McAfee’s ruling is the latest step in slowly advancing the state’s racketeering case against Trump. Willis has suggested she would be ready to go to trial in August, but the judge has not yet set a trial date for Trump or the remaining 14 co-defendants in the Peach State.

The decision comes as some of Trump’s fellow defendants consider seeking a gag order against Willis after having made public comments on the case.

McAfee’s refusal to dismiss the charge comes as the defense of free speech has repeatedly fallen short in pretrial disputes in election meddling cases.

“After liberally interpreting the language of the indictment in favor of the State as required at this pretrial stage, the Court finds that the expressions and speech of the defendants are alleged to have been made in furtherance of criminal activity and constitute false statements made knowingly and intentionally in matters within the jurisdiction of a government agency that threaten to deceive and harm the government,” McAfee wrote in his order issued Thursday.

McAfee previously rejected similar First Amendment challenges brought by other defendants in the Georgia case. In the federal election interference case filed in Washington, DC, For the special counsel, Judge Tanya Chutkan also heard – and rejected – the argument that Trump’s actions should be considered protected political speech.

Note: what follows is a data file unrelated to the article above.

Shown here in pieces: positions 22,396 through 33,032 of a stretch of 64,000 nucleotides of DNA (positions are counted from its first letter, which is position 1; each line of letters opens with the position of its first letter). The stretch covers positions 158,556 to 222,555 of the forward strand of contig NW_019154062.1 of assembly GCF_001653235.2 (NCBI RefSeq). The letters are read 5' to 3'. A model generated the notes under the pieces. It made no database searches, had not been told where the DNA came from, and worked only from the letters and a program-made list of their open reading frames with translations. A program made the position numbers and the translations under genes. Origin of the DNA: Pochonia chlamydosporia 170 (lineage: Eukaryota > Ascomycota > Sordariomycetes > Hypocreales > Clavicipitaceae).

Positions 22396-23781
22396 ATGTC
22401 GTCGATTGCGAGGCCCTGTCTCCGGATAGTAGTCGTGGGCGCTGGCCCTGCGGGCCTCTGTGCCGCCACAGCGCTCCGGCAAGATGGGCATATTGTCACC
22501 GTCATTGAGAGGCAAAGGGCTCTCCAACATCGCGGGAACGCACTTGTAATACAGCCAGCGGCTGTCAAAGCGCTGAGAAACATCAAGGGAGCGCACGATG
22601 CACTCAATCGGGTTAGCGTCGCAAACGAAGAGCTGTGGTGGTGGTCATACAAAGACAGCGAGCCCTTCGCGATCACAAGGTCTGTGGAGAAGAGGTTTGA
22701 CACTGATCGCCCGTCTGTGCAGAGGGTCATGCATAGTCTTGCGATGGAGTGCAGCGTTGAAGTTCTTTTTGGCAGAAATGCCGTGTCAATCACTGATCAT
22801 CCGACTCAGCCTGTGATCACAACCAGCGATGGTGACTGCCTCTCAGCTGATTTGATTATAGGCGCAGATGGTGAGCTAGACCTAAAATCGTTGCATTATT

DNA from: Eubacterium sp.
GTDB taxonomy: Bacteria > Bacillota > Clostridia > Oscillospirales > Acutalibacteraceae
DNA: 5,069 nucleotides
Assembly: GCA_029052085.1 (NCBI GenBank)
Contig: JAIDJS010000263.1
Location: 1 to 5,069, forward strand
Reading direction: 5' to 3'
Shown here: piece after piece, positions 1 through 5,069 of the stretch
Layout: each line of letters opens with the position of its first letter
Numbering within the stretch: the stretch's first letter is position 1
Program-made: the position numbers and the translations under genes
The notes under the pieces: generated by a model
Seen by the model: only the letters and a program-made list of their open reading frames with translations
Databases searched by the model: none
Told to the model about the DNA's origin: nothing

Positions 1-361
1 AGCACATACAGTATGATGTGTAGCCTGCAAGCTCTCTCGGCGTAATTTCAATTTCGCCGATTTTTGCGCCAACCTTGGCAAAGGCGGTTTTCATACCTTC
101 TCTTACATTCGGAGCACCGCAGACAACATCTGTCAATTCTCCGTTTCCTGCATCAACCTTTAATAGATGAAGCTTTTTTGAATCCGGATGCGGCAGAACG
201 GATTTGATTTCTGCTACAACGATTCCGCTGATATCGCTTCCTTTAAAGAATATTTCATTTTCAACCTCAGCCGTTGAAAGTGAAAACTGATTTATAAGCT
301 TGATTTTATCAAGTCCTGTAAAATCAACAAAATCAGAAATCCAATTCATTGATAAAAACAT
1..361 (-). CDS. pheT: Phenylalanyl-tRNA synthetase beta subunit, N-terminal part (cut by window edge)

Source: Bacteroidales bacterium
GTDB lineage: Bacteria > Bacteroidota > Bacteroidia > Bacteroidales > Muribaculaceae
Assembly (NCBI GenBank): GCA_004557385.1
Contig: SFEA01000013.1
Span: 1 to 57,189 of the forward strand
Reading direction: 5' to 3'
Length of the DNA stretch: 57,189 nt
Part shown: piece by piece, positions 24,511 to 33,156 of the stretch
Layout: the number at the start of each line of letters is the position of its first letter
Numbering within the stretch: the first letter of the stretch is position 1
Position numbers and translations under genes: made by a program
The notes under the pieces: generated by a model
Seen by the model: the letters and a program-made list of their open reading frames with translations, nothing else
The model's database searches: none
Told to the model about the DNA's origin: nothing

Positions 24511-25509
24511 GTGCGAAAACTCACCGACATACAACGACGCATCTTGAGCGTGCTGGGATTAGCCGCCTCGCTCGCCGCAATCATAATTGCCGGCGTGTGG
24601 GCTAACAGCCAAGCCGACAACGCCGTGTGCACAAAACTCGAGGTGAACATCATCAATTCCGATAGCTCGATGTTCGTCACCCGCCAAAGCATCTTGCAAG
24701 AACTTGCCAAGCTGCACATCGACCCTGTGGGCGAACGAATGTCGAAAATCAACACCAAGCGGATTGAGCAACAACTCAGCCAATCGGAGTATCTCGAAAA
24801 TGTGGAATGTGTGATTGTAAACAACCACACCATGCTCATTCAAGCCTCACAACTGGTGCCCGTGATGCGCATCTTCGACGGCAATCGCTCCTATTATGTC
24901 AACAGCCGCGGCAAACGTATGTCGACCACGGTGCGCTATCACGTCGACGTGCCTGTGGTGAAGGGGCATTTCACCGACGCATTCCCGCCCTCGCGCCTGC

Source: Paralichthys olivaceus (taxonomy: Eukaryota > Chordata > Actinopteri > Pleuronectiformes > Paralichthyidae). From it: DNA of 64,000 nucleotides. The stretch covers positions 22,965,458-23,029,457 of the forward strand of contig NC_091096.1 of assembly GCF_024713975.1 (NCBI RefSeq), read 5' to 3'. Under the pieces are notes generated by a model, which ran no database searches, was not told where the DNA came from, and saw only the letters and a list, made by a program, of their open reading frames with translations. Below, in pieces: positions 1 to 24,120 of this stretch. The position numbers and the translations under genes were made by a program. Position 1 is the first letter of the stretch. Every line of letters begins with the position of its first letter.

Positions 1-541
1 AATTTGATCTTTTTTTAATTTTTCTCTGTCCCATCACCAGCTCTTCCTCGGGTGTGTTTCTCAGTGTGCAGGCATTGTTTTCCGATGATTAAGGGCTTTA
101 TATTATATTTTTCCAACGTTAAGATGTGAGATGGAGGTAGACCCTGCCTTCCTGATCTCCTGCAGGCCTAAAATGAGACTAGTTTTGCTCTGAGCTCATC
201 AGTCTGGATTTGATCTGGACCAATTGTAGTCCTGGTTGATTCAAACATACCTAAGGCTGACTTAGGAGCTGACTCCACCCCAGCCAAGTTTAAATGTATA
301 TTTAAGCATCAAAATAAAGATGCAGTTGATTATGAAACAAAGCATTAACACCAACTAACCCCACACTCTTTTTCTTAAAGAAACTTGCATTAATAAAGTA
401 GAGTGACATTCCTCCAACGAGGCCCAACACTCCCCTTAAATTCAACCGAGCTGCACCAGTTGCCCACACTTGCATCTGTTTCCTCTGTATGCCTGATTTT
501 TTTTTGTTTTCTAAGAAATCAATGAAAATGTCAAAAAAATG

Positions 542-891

The Fulton County District Attorney’s Office declined to comment on McAfee’s Thursday order.

Trump’s Georgia lawyer, Steve Sadow, said in a statement that Trump and other defendants “respectfully disagree” with the ruling and will explore their options.

“Significantly, the court’s ruling made clear that defendants were not precluded from re-raising their ‘challenges as applied at the appropriate time after the establishment of a factual record,’” the statement read. Sadow.

01:36 – Source: CNN

Why Ty Cobb doesn’t believe Judge Cannon’s ‘incompetence’

While Cannon’s new order in the classified federal documents case was a loss for Trump, prosecutors were also rebuffed in their request for more clarity from the judge about how she views the Presidential Records Act in the context of the case.

Smith made the request as Cannon directed both sides to present hypothetical jury instructions that would take into account Trump’s claims of broad authority to withhold records.

Cannon defended that exercise in Thursday’s order, saying it should not “be construed as anything other than what it was: a genuine attempt, in the context of the upcoming trial, to better understand the parties’ competing positions and the questions at hand.” will submit to the jury in this complex case of first impression.”

The post-Watergate PRA governs how records are handled after an administration ends, including the release of presidential records to the National Archives. Trump has claimed that, under the law, he had the ultimate authority to decide what documents are his personal records and are allowed to keep in his possession.

Prosecutors have maintained that the PRA is not relevant to the charges. In court papers, they argued that Trump’s theory that the law allowed him to designate classified records as his personal documents was a “fiction” invented many months after he left office.

Cannon said Thursday that his requests for jury instructions “should not be misconstrued as a statement of a final ruling on any essential element or defense asserted in this case.”

This story and headline have been updated with additional reporting.